which constitute a human being for Marx are reunited. Many of the characteristics ascribed to full communism, such as the
end of the division of labor (each person is engaged in a variety of tasks) and the erasure of social classes, are clear instances
of this unification process at work. In the remainder of this study, I will be mainly concerned to show the evidence of segmentation
that required such a remedy .
1. We see the same 'logical geography' in the whole host of 'double-headed' adjectives
with which Marx showered his contemporaries. How can he describe the laborer's plight as 'degradation', 'dehumanization' and
'fragmentation', and the laborer himself as 'stunted', 'thwarted' and 'broken'? Only because he is aware, however imprecisely,
of their opposites.
2. That communism is the yardstick by which Marx ascribes alienation in the present
emerges clearly from the following: 'the community from which the worker is isolated is a community of quite other dimensions
than the political community. The community from which his own labor separates him, is life itself, physical and intellectual
life, human morality, human activity, human enjoyment, human essence.' 'Kritische Randglossen', Werke, I, 408. 'Human',
we will recall, is an adjective that Marx usually reserves for describing communism.
3. 1844 Manuscripts, p. 170. He states too that 'the existence of religion is
the existence of a defect'. 'Zur Judenfrage', Werke, I, 352.
4. 1844 Manuscripts, p. 109. On the broadest possible canvas, and keeping communism
clearly in mind, Lichtheim is justified in defining 'alienation' as 'failure to attain this self-realization'. George Lichtheim,
Marxism (London, 1965), p. 44.
*For most purposes, 'alienation' (Entäusserung) and 'estrangement' (Entfremdung)
may be taken as synonymous. The difference in emphasis which is sometimes suggested by these terms will only become clearer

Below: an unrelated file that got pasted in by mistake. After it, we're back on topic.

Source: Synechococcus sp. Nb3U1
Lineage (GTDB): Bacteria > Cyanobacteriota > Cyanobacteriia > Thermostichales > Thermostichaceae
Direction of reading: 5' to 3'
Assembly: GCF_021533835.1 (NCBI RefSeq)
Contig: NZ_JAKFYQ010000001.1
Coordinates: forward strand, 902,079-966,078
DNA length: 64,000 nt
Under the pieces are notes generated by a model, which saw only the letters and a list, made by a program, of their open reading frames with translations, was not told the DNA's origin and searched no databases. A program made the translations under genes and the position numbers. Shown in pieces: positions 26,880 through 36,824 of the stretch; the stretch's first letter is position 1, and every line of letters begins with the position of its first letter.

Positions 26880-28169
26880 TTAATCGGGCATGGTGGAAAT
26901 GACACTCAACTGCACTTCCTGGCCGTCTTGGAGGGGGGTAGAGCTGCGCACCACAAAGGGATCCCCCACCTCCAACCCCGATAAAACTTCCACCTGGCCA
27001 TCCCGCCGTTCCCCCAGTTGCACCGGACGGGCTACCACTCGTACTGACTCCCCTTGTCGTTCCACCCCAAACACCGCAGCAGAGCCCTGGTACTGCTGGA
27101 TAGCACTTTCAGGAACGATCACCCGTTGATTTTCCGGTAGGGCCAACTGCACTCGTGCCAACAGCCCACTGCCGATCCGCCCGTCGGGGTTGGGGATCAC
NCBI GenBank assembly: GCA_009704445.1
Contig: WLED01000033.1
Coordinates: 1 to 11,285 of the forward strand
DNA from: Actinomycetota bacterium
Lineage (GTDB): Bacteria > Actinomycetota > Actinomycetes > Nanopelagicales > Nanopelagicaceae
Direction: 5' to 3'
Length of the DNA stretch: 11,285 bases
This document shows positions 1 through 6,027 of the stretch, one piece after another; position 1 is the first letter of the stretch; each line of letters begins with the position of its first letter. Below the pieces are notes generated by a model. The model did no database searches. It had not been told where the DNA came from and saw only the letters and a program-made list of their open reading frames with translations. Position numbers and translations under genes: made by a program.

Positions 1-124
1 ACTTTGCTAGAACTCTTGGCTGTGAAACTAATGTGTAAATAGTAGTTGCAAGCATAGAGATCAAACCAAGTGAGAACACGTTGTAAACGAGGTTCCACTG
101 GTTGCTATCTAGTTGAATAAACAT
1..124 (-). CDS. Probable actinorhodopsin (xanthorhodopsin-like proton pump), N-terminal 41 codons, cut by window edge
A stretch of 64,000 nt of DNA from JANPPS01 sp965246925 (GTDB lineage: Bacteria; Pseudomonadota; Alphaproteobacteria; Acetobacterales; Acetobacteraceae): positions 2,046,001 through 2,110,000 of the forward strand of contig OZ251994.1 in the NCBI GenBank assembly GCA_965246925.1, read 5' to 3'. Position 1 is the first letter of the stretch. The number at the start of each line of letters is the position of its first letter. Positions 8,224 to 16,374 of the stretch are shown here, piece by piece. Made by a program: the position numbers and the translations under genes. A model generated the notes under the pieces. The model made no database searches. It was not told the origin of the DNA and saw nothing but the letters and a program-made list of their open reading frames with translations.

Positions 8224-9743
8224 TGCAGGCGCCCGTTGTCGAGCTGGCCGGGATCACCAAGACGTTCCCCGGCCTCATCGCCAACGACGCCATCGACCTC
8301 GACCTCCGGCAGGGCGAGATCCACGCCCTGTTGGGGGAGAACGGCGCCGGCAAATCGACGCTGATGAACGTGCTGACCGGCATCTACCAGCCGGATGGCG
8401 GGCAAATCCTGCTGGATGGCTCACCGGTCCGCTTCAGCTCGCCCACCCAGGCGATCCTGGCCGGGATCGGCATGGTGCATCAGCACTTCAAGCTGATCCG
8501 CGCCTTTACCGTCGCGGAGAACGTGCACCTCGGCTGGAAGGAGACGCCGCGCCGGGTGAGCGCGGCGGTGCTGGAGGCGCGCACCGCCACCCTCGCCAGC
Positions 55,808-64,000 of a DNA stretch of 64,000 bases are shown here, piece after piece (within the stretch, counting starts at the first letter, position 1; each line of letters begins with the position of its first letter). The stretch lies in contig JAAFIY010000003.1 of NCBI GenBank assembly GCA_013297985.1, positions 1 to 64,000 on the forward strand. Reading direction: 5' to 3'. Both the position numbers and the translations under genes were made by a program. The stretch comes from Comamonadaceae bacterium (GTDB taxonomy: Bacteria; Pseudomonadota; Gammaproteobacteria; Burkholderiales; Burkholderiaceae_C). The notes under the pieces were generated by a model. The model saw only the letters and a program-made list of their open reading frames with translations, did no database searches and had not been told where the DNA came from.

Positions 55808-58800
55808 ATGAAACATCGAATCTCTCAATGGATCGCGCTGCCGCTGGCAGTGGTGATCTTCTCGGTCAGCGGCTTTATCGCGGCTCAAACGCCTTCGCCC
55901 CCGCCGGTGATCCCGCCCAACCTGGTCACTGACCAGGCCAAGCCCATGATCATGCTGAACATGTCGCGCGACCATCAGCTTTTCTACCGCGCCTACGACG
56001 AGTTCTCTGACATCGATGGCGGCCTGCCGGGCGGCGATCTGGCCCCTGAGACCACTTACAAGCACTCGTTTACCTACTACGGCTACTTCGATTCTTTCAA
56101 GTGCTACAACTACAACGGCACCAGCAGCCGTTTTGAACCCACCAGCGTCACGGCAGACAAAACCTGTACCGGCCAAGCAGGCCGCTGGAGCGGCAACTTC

in the course of the following discussion.
5. 1844 Manuscripts, p. 126.
6. On one occasion, Marx says, alienation is manifested 'in the fact that everything
is in itself something different from itself—that my activity is something else...' Ibid.
7. Pre-Capitalist Economic Formations, pp. 86-7.
8. 1844 Manuscripts, p.75; ibid. p. 91.
9. Ibid. p. 86. Elsewhere, Marx refers to the proletariat as 'abstract individuals'
because the forces of production have been wrested away from them. He claims that, as a result, they have been robbed of 'all
real life content'. The German Ideology, p. 66.
10. The Holy Family, p. 157.
11. 1844 Manuscripts, pp. 169-70.
12. Marx claims, 'The man estranged from himself is also the thinker estranged from
his essence—that is, from the natural and human essence. His thoughts are therefore fixed mental shapes or ghosts dwelling
outside nature and man.' Ibid. p. 168.
13. Ibid. pp. 103-3. See too, 'Zur Judenfrage', Werke, I, 370.
14. Of the many recent works dealing with Marx's theory of alienation, three of the
most competent are Calvez's la Pensée de Karl Marx, Kostas Axelos' Marx penseur de la technique (Paris, 1961),
and Ivan Mészáros' Marx's Theory of Alienation (London, 1970). The latter book contains probably the best discussion
of the origins of the concept 'alienation'. In virtually all such works, however, readers are given little help in comprehending
Marx's vocabulary, and the theory of alienation is used to help explain communism rather than the reverse. The account which
follows is chiefly distinguished by the central role accorded Marx's conception of human nature (as constructed earlier),
the use of Marx's vision of communism as an aid to understanding alienation and, most of all, by my emphasis on the internal
relations between all components of the theory, including its major concepts.
Excerpt from Alienation: Marx’s Conception of Man in Capitalist Society
(Cambridge: Cambridge University Press, 1976), ch. 18.